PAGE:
The following information provides you with some of the insights we share with the participants of the Natural Superheroes events.
Type One – The Perfectionist
Also known as: Reformer, Teacher World View: Always do the right thing Focus on: Perfection Making what’s wrong right Underlying Fear: Not being perfect Natural Virtues: Fairness, honesty, prudence, justice Natural Coaching and Leadership Style: Visionary
Overview of Type One Enneagram Profile
ONES are known for their strong sense of responsibility, which drives their need to improve the world, ‘get things right’, and strive for perfection in all they do. ONES feel a sense of mission in their life. Their high standards and ideals often lead them to positions of power in organisations. They have an intuitive sense of what is, or could be, right in a certain situation and how things can be made right if they perceive them to be wrong. One of their saying is often “It/you should be ….” They desire their work to be a mirror of their own very high standards and are attracted to others with equally high values. ONES see themselves as honest, objective, reliable, ethical and self- disciplined. They are motivated by the need to be right.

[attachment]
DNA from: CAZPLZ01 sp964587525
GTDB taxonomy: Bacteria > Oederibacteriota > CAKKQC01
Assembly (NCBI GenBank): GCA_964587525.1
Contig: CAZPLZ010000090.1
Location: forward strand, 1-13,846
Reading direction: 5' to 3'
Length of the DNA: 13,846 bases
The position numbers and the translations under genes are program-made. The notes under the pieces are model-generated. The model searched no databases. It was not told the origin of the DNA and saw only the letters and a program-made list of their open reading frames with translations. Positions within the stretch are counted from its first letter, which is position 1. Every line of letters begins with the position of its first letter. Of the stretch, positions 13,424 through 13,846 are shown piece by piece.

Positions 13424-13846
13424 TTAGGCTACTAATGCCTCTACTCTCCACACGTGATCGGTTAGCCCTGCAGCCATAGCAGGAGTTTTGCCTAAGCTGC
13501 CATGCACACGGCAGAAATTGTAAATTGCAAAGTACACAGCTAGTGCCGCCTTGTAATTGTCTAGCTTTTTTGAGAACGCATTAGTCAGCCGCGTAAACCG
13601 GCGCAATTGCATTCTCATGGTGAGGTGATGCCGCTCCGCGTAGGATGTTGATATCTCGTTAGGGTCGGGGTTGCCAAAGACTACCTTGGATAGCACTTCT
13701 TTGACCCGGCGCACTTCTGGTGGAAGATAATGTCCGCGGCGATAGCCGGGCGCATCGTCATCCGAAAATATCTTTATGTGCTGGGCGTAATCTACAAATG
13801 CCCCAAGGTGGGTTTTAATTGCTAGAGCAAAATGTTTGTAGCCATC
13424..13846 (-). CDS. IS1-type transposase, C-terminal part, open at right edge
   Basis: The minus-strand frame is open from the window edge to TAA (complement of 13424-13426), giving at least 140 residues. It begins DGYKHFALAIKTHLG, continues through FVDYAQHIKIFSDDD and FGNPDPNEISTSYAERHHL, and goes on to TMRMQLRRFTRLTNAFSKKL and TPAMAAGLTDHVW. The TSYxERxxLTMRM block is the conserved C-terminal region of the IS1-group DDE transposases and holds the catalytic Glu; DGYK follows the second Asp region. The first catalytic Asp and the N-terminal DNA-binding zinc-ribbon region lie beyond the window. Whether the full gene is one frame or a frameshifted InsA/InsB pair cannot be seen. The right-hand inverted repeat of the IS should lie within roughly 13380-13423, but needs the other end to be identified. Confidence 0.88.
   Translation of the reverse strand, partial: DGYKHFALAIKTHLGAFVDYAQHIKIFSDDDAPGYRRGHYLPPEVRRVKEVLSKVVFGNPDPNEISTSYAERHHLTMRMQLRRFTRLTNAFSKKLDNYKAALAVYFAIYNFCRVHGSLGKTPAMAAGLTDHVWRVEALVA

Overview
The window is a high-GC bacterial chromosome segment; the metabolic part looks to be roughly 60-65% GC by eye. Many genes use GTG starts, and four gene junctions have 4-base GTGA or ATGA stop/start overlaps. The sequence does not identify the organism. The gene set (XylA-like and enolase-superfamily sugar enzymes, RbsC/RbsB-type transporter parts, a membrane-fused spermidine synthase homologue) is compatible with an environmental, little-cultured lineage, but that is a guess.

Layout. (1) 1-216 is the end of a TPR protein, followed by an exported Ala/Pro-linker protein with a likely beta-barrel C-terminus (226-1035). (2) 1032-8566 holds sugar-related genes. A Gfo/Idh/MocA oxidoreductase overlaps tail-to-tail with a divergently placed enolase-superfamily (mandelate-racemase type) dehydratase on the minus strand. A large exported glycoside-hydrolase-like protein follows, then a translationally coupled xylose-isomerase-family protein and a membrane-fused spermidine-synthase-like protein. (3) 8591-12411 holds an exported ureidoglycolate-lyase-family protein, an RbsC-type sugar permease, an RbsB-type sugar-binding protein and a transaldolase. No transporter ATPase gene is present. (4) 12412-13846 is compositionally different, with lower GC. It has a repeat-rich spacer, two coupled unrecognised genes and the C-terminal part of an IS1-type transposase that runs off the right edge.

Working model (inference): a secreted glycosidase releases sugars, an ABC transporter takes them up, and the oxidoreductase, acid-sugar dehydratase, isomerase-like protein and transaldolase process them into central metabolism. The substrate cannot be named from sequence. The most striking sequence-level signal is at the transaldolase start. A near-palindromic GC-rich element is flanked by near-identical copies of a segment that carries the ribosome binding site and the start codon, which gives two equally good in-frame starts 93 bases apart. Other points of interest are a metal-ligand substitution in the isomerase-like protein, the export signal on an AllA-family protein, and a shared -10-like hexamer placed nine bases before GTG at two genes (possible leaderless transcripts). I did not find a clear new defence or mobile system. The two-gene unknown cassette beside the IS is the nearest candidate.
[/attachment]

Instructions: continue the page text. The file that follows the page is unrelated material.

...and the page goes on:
They are often critical of others although they themselves don’t like to be criticised and will do all they can to avoid criticism. On occasions, people may feel as though they are being overly criticized or rejected if the Perfectionist is constantly nit-picking, demanding perfection or sermonizing. Feelings of resentment surface towards those they see as flouting ‘the rules’ and getting away with it, although they try not to show these feelings openly because it ‘wouldn’t be right’. The emotion arises as a seething anger which creates much tension in the body. Healthy aspects of the personality develop when ONES begin to balance their desire to maintain absolute standards with a compassion for the opinions and feelings of others. They become less judgemental of themselves and others and spend time building relationships. They are then much more forgiving of mistakes and more flexible in their approach to realising a vision.